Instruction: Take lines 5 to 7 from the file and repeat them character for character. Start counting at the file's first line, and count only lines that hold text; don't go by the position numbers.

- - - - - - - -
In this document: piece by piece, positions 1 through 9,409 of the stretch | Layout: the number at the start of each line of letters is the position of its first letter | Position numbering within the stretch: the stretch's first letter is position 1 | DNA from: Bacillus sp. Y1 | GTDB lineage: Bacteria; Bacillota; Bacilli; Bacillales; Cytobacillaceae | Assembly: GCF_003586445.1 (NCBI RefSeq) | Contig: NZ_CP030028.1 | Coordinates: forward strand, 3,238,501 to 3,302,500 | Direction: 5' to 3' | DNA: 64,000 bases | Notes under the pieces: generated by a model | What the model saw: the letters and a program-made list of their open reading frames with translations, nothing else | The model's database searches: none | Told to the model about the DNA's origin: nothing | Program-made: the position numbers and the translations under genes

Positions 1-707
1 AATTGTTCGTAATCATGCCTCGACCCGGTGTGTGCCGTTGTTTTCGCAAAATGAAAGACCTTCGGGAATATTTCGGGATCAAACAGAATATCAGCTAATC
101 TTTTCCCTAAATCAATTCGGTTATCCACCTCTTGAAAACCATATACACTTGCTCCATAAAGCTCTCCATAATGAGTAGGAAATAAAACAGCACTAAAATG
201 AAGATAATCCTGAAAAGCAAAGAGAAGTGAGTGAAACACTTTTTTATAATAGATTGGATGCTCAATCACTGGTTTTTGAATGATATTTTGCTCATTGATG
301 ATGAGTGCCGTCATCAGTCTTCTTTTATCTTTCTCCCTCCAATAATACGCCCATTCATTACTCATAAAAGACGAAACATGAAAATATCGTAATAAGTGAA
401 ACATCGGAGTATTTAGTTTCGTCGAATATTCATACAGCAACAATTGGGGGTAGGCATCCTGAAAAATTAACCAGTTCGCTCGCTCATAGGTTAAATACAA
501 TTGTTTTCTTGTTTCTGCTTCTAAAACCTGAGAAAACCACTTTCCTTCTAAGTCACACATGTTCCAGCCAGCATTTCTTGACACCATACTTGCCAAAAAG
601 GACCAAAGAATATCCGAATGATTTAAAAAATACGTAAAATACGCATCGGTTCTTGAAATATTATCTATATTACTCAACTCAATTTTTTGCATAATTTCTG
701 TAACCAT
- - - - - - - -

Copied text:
201 AAGATAATCCTGAAAAGCAAAGAGAAGTGAGTGAAACACTTTTTTATAATAGATTGGATGCTCAATCACTGGTTTTTGAATGATATTTTGCTCATTGATG
301 ATGAGTGCCGTCATCAGTCTTCTTTTATCTTTCTCCCTCCAATAATACGCCCATTCATTACTCATAAAAGACGAAACATGAAAATATCGTAATAAGTGAA
401 ACATCGGAGTATTTAGTTTCGTCGAATATTCATACAGCAACAATTGGGGGTAGGCATCCTGAAAAATTAACCAGTTCGCTCGCTCATAGGTTAAATACAA